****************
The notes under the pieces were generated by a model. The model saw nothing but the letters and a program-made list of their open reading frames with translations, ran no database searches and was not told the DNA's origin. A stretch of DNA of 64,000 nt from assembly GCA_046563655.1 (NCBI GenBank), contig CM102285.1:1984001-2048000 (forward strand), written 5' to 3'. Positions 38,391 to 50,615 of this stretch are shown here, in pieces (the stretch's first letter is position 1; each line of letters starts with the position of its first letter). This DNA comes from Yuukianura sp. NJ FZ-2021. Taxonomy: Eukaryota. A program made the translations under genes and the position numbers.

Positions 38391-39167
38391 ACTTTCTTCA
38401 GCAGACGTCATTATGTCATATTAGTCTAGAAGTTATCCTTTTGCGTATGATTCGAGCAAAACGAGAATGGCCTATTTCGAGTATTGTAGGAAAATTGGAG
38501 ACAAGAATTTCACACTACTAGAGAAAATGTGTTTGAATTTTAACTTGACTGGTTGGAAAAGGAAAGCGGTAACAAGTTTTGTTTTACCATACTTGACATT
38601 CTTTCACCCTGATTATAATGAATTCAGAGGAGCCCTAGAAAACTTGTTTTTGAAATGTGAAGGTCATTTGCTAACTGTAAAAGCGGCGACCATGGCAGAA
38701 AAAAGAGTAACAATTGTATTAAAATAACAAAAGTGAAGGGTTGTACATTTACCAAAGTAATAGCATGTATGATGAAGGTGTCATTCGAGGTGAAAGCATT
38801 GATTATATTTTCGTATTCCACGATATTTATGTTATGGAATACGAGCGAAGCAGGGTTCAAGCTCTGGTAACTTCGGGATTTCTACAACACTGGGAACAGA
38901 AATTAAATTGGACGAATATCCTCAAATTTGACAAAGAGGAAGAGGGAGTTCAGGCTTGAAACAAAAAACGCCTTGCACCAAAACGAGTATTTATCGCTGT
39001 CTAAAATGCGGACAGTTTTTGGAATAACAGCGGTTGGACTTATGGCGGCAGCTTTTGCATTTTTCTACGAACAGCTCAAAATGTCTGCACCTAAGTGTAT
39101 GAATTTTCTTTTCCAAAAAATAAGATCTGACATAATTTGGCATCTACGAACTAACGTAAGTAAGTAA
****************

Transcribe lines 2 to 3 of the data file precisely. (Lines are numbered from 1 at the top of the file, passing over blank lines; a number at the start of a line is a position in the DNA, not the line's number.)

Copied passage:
Positions 38391-39167
38391 ACTTTCTTCA